Oh, good! That's a relief. I'm glad I'm not the only one! After spending a little time as I have here (admittedly, not much at all, yet), I sometimes feel like it would be regarded as banal to simply listen for entertainment's sake. I mean, sure, if we get something out of it that we can take with us, all the better, but my main motivation for listening to EP (and eventually PC) is entertainment. And I agree. I just didn't find this story entertaining. Like I said in an earlier post, it almost seemed divisive rather than unifying, but I think TAD helped turn that around a little.
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ElSenorDelFuego
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« Reply #51 on: March 12, 2008, 12:45:24 PM »

(my mother was once turn down for a loan at a well respected bank for nothing other than being a Mexican immigrant, I can claim this confidently as she had then and still now has perfect credit)

I hate to derail the thread temporarily but I've been in banking for 20 years and comments like this rile me.

Honestly enough i am so glad that pissed you off. In my original write up of my first post i went into greater detail but i cut it down to that comment because it felt to greatly like a tangent to me, but since you brought it up will will expand on the story. At the time my mother was applying for the loan she had perfect credit like i said, she had a good steady job and was married (now divorced) to my stepfather (who is white Btw) who himself has good credit. she went into the bank and the loan officer treated her suspiciously front the start, even outright badly. after being told she could not have a loan my stepfather went into the bank and asked the teller to speak to the bank manager. telling him what happened he wanted to know from him if they should have qualified for the loan. according to the manager they not only qualified for the amount asked for but more. the manger himself was nothing but polite understanding and truthful to him and told him that there was no reason to deny my mother the loan. As far as i know the loan officer made the call herself that mother could not or would not make the loan payment merely based on her race. I guess i should have mentioned that we got the loan from them in the end, and the bank itself did not deny us the loan but the loan officer did. however I missed that when i reedited my post and i apologize for that. However that the part of my post having riled you so tells me that in an incident similar to this one you would make sure that everything was in order when you receive a complaint. people like you are what makes the system stay fair. thanks for your concern and comment though!

Oh BTW, we haven't seen that loan officer since at the bank, and my step dad banks there regularly, and the manager stills say hi when he is there.
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CGFxColONeill
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« Reply #52 on: March 12, 2008, 01:15:35 PM »

Before i say anything, i have to say i LOVE your name/icon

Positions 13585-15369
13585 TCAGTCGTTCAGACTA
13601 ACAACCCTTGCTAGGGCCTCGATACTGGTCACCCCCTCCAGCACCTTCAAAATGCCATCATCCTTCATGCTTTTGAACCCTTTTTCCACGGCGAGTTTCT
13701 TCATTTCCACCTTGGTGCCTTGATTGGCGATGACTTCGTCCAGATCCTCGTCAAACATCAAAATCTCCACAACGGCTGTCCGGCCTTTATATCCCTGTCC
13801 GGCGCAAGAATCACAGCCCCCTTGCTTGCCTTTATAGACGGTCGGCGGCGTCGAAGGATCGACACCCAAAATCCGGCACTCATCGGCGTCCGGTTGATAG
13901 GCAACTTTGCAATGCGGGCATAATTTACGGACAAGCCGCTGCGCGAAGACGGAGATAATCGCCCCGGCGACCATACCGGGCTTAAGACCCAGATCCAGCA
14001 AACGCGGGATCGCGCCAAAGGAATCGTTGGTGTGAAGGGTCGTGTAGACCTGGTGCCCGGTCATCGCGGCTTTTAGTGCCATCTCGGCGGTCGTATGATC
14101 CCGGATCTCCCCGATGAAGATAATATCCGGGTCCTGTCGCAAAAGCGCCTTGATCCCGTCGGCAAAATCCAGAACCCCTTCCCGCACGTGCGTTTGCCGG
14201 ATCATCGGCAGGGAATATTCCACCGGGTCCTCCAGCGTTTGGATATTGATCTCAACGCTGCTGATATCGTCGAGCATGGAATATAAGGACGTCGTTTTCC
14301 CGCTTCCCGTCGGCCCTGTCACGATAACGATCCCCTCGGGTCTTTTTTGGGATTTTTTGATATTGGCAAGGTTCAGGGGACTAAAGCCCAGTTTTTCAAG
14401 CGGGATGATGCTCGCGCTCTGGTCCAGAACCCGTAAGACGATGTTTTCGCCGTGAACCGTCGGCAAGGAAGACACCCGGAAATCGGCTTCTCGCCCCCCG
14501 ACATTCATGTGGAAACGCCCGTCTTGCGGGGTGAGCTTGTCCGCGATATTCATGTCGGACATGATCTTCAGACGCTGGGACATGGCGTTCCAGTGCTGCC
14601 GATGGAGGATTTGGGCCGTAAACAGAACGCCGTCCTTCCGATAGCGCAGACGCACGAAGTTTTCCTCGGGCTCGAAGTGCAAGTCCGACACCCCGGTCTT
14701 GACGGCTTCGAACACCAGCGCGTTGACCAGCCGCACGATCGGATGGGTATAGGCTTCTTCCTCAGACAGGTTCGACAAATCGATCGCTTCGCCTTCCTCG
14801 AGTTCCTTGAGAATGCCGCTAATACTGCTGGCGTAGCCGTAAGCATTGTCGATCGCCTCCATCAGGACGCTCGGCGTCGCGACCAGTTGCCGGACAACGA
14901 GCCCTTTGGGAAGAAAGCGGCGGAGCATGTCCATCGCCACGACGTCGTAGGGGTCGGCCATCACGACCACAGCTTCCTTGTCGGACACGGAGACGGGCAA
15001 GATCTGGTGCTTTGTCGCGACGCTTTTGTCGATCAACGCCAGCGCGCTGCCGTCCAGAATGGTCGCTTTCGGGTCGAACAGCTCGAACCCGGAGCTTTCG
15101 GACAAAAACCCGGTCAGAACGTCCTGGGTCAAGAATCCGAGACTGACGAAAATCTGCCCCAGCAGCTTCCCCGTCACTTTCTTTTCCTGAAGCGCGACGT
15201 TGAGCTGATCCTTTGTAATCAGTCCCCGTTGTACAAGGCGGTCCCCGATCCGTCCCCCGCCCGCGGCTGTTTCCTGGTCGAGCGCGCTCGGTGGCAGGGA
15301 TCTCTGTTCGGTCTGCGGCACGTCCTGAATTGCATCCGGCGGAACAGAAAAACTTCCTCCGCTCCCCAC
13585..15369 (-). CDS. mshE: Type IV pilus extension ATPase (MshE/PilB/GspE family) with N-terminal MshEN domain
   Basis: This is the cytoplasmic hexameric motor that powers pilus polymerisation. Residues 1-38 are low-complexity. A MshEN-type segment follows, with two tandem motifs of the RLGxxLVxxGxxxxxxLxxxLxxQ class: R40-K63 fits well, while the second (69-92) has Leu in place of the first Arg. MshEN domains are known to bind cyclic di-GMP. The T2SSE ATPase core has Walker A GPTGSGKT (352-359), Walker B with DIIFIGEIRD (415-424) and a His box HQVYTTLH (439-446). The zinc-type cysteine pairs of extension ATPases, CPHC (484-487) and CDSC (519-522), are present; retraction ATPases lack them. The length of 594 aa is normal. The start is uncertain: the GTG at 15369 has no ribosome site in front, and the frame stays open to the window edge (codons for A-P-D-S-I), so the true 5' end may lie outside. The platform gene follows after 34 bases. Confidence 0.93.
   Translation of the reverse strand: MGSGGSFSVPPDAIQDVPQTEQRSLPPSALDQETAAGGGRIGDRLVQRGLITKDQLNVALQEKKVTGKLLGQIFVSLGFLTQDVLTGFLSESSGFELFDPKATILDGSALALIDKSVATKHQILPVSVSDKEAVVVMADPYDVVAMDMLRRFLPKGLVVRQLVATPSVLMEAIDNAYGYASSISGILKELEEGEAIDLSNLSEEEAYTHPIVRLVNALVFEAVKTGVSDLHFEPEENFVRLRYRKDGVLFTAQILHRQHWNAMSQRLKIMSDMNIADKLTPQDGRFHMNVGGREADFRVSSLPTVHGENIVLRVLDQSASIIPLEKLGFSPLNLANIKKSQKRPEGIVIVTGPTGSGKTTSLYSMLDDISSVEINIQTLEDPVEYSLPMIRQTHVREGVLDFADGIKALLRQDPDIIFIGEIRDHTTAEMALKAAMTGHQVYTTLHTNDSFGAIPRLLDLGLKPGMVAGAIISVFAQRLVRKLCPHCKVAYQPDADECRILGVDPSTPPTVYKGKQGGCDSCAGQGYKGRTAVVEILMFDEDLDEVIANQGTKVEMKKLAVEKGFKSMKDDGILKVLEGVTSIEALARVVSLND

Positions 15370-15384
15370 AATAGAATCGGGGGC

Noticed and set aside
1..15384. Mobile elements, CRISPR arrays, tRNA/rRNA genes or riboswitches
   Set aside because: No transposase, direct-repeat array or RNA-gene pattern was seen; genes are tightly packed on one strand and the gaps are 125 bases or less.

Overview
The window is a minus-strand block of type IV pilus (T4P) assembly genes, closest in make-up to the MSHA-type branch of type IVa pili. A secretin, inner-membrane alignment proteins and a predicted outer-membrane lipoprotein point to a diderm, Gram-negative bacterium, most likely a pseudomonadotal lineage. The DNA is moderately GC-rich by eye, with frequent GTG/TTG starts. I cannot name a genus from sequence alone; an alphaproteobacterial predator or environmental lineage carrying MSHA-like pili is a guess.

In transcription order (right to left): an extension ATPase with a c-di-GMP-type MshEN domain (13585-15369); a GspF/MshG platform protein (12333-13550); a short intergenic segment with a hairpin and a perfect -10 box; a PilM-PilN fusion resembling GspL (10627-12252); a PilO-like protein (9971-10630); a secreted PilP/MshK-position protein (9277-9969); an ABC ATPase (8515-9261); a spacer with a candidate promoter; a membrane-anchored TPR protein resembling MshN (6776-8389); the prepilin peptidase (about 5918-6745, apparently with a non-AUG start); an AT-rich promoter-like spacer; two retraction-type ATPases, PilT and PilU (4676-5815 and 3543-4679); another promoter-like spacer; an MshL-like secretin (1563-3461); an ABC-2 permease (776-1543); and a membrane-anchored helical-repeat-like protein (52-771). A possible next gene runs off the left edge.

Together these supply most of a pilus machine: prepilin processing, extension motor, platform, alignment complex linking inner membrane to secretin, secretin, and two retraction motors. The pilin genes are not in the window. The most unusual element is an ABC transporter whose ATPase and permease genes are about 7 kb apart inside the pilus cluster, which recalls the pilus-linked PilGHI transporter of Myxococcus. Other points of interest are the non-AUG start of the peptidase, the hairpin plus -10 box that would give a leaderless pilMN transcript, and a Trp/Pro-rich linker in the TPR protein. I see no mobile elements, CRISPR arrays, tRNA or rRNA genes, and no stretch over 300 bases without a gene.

*ahem*

point taken, but I am thinking i gave you the wrong impression with this comment:

To me the best SF is not the far off story about space wars, but the SF that hits uncomfortably close to home. That makes you think more and harder about life than space cadets could in my opinion.

I should say that while I enjoy most of all the SF that hits so close to home. I don't think by any means that it has to be like that (In fact is shouldent, or SF would have no flavor),and I agree with you that EP is mostly about entertainment.  however for me personally even when the SF is so painfully close to home, as this piece was for me, it was still entertaining for me. I also believe SF is a genre of speculation, and that leads to reflection. this in turn means if a story hits us close to home, would that not lead to reflection that much faster? or more intensely? for me at least that is true.

cool glad you like it lol

thanks for clarifying the point
That has its place but I listen to EP for entertainment.
Oh, good! That's a relief. I'm glad I'm not the only one! After spending a little time as I have here (admittedly, not much at all, yet), I sometimes feel like it would be regarded as banal to simply listen for entertainment's sake. I mean, sure, if we get something out of it that we can take with us, all the better, but my main motivation for listening to EP (and eventually PC) is entertainment. And I agree. I just didn't find this story entertaining. Like I said in an earlier post, it almost seemed divisive rather than unifying, but I think TAD helped turn that around a little.


I am also glad I was not the only one that has my motivations in entertainment.  I have taken  some things away from some of the episodes but ya that is not something I look for in entertainment
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« Reply #53 on: March 12, 2008, 01:18:51 PM »

I think the majority of us read/listen for entertainment (primarily).  However, if a story hits both the entertainment factor and is provocative, it's a double bonus.  Whether or not this story did either or both those things still seems to be up for debate Smiley